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Not A Great Sign: Every Blurb On This Book Cover Is Clearly Written So As To Carefully Avoid Having To Say The Book Is Good

They say not to judge a book by its cover, but honestly, what we’re reading on the back of this new release is enough to convince us that it absolutely isn’t worth our time: Every blurb on this book cover is clearly written so as to carefully avoid having to say the book is good.

Hmm. Not a good sign when the people you specifically recruit to say your book is good won’t even say your book is good. 

The book, titled Tales From A Millennial Disaster, is a memoir from 27-year-old Yale graduate and internet writer Andrea Wayne, who, judging by the thoroughly unenthusiastic blurbs about her writing, doesn’t exactly seem like she’s bound for literary superstardom. In fact, all of the blurbs her publisher managed to wrangle seem to be strategically worded so as not to comment on the book’s quality, and instead reference Wayne using neutral, noncommittal language like “a true millennial with the battle scars to prove it.“ and “a sassy bullhorn for a generation raised on the world wide web.” Indeed, it’s hard to get too excited about this book considering that the most prominent blurb on the back cover—from a writer with just a slightly higher profile than Wayne herself—is really just a lukewarm overview of the table of contents, saying, “Andrea Wayne is an Arizona native who takes us from her desert childhood to her adulthood in Brooklyn, folding in coming-of-age anecdotes about the trials and tribulations of dating, working, and generally just existing as a millennial along the way.”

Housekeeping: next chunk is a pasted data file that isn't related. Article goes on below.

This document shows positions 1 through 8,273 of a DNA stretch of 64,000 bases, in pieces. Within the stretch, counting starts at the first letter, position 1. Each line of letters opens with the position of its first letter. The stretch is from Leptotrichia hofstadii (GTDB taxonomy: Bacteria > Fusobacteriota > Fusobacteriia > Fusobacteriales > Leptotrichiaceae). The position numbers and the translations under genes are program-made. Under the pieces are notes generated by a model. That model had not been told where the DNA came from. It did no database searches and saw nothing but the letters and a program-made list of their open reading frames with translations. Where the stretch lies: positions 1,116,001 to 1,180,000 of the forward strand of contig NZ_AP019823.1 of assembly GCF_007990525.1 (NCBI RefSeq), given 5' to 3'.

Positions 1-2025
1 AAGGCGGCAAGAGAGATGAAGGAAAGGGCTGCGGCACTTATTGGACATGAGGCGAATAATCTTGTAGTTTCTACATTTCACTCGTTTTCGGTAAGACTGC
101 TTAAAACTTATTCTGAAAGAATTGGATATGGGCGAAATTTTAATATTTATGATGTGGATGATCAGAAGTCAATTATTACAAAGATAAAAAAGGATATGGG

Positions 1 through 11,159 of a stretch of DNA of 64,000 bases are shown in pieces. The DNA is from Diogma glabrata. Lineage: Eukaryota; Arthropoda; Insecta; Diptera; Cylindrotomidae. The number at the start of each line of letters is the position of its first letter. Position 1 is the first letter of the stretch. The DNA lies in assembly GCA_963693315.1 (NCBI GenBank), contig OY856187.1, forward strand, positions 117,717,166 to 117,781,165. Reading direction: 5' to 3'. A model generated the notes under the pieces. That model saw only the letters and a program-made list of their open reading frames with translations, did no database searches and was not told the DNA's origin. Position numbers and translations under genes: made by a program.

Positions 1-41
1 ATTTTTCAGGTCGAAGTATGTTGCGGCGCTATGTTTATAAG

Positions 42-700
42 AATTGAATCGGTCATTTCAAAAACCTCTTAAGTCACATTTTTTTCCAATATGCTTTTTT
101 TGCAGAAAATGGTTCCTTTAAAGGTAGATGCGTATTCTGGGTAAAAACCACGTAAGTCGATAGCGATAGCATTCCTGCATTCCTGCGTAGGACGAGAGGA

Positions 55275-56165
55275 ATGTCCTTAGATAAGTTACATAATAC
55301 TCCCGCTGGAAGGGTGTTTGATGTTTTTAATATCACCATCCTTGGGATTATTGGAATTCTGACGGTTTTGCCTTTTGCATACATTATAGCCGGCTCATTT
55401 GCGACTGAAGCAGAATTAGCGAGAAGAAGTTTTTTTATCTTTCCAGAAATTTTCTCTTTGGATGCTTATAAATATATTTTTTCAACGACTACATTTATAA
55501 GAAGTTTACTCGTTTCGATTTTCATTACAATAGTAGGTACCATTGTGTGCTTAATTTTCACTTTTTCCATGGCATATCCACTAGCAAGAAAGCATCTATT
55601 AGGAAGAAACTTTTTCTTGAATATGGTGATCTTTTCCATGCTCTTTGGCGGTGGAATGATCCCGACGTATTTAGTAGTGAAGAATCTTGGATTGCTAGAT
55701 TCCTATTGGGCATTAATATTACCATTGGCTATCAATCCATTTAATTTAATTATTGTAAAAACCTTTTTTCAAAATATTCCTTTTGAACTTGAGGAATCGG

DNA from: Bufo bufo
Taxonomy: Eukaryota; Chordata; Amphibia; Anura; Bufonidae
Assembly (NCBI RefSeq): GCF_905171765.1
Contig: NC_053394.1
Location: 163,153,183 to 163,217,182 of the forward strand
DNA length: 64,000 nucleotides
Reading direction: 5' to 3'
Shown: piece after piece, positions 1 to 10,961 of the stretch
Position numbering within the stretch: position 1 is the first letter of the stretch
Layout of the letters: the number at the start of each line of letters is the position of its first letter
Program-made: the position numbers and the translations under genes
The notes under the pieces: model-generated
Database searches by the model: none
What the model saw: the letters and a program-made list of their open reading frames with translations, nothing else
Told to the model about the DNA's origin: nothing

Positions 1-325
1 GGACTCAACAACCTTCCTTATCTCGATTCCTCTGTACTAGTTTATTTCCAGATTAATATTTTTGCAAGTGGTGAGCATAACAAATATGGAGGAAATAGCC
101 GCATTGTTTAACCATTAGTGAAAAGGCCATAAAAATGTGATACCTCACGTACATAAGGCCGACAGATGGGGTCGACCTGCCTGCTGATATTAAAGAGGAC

Yeah, that doesn’t quite scream “Pulitzer frontrunner.” 

You’d think that if the book had anything special going on in the way of voice, insight, sense of humor, or hell, even structure, they’d be able to get somebody to mention that in a blurb, but instead they’re all either bland non-compliments, half-assed jokes that offer no firm opinion, or utterly empty blather that straight-up ignores the book entirely. Somehow, the publisher managed to get a quote from Mindy Kaling—or, more likely, a quote someone else wrote that Kaling signed off on—but it, like the other blurbs, steers clear of actually offering substantive praise, saying, “This is the perfect book to read in the bath, and I love baths. Don’t come between me and my baths!”

“Don’t come between me and my baths”? What the hell does that have to do with anything?  

Damn. We get that writing and publishing a book isn’t easy, but if these are the most glowing reviews you can get from people literally enlisted to write glowing reviews, then maybe you should consider a new line of work. All signs point to Tales From A Millennial Disaster being an actual disaster, so we think we’re gonna go ahead and skip reading this one.